Good Things Are Happening In The Wake Of Indiana's 'Religious Freedom' Law

Good Things Are Happening In The Wake Of Indiana's 'Religious Freedom' Law
CLARKSVILLE, IND - NOVEMBER 24: 'Welcome To Indiana' billboard, in Clarksville, Indiana on NOVEMBER 24, 2013. (Photo By Raymond Boyd/Getty Images)
CLARKSVILLE, IND - NOVEMBER 24: 'Welcome To Indiana' billboard, in Clarksville, Indiana on NOVEMBER 24, 2013. (Photo By Raymond Boyd/Getty Images)

Apple CEO Tim Cook has called it "dangerous." Ashton Kutcher has tweeted his outrage. The Indiana Chamber of Commerce deemed it "entirely unnecessary." Even as gay rights supporters reel from the passage of an Indiana law that critics argue will allow businesses to discriminate against lesbian, gay, bisexual and transgender people, the resulting outrage offers what might be considered a silver lining.

“I’ve honestly never seen anything like it in Indiana. It’s been just awesome,” Katie Blair, campaign manager for Freedom Indiana, told The Huffington Post on Monday. “To see folks actively speaking out and taking a stand, people you never thought would say something about it, it says a lot.”

Indiana Gov. Mike Pence (R) signed the Religious Freedom Restoration Act into law last week. Supporters claim that it is designed to protect business owners from being forced to act against their strongly held religious beliefs. But many business leaders, inside the state and out, have rushed to declare their opposition to the law -- and their embrace of diversity -- in a seemingly unprecedented show of almost immediate public support for the LGBT community.

Cook, an especially high-profile corporate executive, wrote in a Washington Post op-ed, “Our message, to people around the country and around the world, is this: Apple is open. Open to everyone, regardless of where they come from, what they look like, how they worship or who they love. Regardless of what the law might allow in Indiana or Arkansas, we will never tolerate discrimination.”

Some corporate leaders have threatened to pull business out of Indiana. Last week, the CEO of actually canceled the company’s upcoming events in the state, following employee and customer “outrage.” On Saturday, the CEO of Angie’s List, which is headquartered in the state, announced that it was putting on hold a planned $40 million expansion of its Indianapolis headquarters.

"Angie's List is open to all and discriminates against none and we are hugely disappointed in what this bill represents," chief executive Bill Oesterle said, according to Reuters.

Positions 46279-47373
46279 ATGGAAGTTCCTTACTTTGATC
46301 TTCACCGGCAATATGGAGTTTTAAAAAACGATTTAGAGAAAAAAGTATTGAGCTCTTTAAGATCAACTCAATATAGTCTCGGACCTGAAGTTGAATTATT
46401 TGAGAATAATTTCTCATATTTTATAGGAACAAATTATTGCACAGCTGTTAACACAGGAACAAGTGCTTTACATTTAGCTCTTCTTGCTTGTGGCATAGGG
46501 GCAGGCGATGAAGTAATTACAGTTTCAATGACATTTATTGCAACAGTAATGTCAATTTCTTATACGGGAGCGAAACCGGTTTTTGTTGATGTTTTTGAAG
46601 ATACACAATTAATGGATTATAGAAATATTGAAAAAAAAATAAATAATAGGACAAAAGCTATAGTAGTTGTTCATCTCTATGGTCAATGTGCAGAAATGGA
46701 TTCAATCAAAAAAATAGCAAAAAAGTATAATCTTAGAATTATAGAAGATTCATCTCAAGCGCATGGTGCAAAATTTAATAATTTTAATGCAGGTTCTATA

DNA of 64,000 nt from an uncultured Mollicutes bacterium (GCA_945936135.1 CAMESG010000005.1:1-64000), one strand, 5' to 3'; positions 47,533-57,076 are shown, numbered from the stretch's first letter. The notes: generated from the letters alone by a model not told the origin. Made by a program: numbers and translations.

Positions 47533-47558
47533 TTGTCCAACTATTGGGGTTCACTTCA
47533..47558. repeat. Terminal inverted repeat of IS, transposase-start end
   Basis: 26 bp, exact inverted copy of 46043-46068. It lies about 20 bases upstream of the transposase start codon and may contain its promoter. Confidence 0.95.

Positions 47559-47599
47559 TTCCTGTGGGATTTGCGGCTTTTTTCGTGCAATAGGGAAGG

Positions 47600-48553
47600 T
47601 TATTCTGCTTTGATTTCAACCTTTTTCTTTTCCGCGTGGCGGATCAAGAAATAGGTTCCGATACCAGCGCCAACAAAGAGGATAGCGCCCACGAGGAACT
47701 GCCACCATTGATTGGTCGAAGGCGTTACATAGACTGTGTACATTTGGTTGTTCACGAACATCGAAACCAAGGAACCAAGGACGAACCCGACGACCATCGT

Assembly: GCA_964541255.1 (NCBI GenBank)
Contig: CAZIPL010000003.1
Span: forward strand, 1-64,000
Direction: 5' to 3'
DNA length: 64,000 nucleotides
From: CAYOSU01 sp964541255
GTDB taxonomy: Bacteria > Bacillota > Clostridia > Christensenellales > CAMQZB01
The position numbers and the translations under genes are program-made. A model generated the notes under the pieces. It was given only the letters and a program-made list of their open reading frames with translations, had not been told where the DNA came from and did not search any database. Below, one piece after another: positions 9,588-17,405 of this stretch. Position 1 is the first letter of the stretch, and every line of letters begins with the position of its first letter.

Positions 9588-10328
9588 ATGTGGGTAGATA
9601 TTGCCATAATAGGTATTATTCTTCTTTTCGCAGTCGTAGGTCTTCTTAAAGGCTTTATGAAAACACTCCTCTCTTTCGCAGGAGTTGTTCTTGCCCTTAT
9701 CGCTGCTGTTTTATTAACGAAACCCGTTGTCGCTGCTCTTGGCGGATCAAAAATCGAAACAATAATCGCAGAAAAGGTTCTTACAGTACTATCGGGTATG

“I have been impressed with the way the business community has stepped up to expose discrimination,” said Camilla Taylor, a lawyer with the LGBT advocacy group Lambda Legal.

Taylor said she sees the business community’s swift and forceful response as a sign of the changing times. “It used to be we needed to educate everyone about the fact that lesbian and gay people were their friends and neighbors, their colleagues or their employees at work," she said. But now, she said, the American public knows that “gay people exist and that they share the same dreams for their families as the rest of us do and deserve to be treated fairly.”

The opposition has not been limited to the business community. Celebrities like Kutcher, Miley Cyrus and James Van Der Beek, and athletes from Charles Barkley to Reggie Miller -- even the NCAA itself -- have all spoken unequivocally against the law. And the backlash among the political class is growing.

On Monday, Connecticut Gov. Dan Malloy (D) issued an executive order barring state-funded travel to Indiana because of the new law. Two major cities, San Francisco and Seattle, have imposed similar bans.

Closer to home, Indianapolis Mayor Greg Ballard (R) on Monday announced his opposition to the legislation and called on the Indiana General Assembly to add sexual orientation and gender identity as protected classes under state law. "Our city thrives because we have welcomed and embraced diversity,” he said, according to the Indianapolis Star. This law “threatens what thousands have spent decades building.”

Freedom Indiana, Blair’s group, is now pushing for additional legislation to add LGBT protections to the state's anti-discrimination laws and to clarify that the new Religious Freedom Restoration Act does not shield discrimination that is otherwise prohibited under state or local laws. She hopes that the current uproar will help push the proposed Fairness for All Hoosiers Act through the legislature.

“We don’t want to look like a state that's unwelcoming,” Blair said. “It’s called Hoosier hospitality and that's what we pride ourselves on. We don’t have mountains or oceans, but we have our good hospitality that we go off of, and this doesn’t speak well for that.”

Over the weekend, Gov. Pence said that he was taken aback by the negative reactions, according to The New York Times, and that he would consider legislation to clarify the intent of the law.

Lambda Legal's Taylor scoffed at the idea that the governor would be surprised by the public response. After all, a similar proposed law in Arizona collapsed last year after public outcry. “We’ve seen this movie before,” she said.

HUFFPOST READERS: If you live in Indiana, we want to hear about how this law is affecting you. Email your story or any tips to Include your name, the city you live in, and a phone number if you're willing to be contacted by a reporter.

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